One of the biggest problems with technical SEO articles is that they can come across as being dry and, often times, boring.

Another thing I learned when I sat down with all of our writers was how intelligent and funny they were. And while their knowledge always shines through in their articles and work, they rarely get the chance to show off their wit.

Since most SEO articles are preaching to the choir anyway, we thought it would be fun to look at SEO and Content Marketing from a humorous perspective.

Using humor in an article is a tricky thing because it’s subjective, and there’s always the risk of losing half an audience if you choose a joke that targets something specific. But there’s little risk and a lot of potential value when you make fun of yourself.

A great example of this is “How to Tell Your Family That You Do SEO”, which was written by Anna Rozwadowska, one of our SEO specialists. SEO can be difficult to explain to the layman, but Anna decided to take a funny look at the ways you could explain it to your family.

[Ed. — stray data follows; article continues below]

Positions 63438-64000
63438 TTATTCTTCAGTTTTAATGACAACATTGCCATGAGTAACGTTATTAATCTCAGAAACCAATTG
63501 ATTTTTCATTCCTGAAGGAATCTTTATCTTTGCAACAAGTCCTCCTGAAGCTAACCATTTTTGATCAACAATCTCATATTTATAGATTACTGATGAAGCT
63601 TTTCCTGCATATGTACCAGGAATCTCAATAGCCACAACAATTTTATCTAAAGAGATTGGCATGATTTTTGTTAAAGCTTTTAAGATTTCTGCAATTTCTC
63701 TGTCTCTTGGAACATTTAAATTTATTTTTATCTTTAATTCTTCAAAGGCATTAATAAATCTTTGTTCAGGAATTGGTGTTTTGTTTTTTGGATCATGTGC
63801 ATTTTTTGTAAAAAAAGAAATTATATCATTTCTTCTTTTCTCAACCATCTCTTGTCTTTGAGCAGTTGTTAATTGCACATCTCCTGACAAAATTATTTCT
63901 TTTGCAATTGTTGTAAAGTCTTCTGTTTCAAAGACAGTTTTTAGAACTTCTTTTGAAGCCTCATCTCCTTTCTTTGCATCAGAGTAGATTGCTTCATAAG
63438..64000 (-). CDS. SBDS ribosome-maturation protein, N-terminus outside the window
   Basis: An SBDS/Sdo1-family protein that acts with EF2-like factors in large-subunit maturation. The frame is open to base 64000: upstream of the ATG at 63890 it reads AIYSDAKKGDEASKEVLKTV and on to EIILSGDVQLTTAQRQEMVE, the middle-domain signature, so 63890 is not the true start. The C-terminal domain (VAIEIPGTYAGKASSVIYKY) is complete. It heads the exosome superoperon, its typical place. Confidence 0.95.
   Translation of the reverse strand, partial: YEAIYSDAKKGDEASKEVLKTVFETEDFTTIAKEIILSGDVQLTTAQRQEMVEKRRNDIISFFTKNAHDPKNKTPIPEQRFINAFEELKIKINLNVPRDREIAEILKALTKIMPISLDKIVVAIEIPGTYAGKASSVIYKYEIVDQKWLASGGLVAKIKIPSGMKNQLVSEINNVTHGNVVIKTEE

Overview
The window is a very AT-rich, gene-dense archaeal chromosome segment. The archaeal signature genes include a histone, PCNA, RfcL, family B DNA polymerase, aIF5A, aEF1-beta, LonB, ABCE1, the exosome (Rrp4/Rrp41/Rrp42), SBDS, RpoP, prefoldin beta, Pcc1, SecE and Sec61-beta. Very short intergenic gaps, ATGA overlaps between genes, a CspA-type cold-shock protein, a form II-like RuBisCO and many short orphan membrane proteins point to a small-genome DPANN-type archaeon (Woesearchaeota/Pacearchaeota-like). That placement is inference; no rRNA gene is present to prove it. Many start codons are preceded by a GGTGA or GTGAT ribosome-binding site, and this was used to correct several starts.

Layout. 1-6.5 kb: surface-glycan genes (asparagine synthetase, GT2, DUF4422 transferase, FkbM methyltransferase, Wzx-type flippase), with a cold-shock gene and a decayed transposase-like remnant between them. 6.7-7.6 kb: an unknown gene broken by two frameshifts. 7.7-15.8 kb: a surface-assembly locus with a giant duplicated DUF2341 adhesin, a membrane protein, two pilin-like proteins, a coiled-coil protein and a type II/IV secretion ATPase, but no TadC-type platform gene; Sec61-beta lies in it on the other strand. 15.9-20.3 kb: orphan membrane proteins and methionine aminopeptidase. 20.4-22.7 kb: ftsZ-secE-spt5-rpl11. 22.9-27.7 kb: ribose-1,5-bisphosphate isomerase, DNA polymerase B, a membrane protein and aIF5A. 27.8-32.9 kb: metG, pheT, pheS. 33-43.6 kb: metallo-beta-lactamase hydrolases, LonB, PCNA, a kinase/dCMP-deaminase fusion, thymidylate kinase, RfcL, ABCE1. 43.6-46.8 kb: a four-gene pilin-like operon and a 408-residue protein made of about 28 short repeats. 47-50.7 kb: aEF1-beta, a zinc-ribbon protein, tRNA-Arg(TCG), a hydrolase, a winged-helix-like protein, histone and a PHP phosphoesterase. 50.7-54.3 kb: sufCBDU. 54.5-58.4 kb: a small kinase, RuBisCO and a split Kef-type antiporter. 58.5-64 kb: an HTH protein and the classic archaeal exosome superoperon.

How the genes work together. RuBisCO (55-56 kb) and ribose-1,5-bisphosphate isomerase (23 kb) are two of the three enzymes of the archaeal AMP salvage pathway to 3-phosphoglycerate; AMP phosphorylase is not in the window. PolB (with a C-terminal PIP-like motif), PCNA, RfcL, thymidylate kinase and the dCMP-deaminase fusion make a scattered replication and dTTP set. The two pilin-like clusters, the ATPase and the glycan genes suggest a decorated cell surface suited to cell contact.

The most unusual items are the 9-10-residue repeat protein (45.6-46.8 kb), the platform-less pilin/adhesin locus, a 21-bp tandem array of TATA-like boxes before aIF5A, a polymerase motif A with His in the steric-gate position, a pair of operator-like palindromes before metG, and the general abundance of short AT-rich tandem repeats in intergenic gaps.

And a more recent example, Piotr Mikulski’s “Nudge, Nudge, Link, Link”. Piotr is our is Senior Content Marketing Specialist and he found a humorous way to compare different types of links with different kinds of relationships.

There are a lot of articles out there defining SEO and link building, but because we were able to address these topics with a bit of humor, I can confidently say that nobody has written about it the way we did.


This is the big one. And it’s also the hardest one to pull off.

The “Shock and Awe” template is basically taking a specific subject and writing the most comprehensive and detailed article about it.

When it comes to the success of this template, I must confess that we have a secret weapon at Elephate, and he is our Research and Development guy: Tomek Rudzki.

When he runs with a topic, he really runs with a topic.

When Tomek said he wanted to write the “ultimate guide” to JavaScript SEO, I said sure without fully realizing what was going to happen next. The first draft he sent me was over 50 pages long, and then he kept writing and writing. The editing process was basically getting (begging) Tomek to stop writing.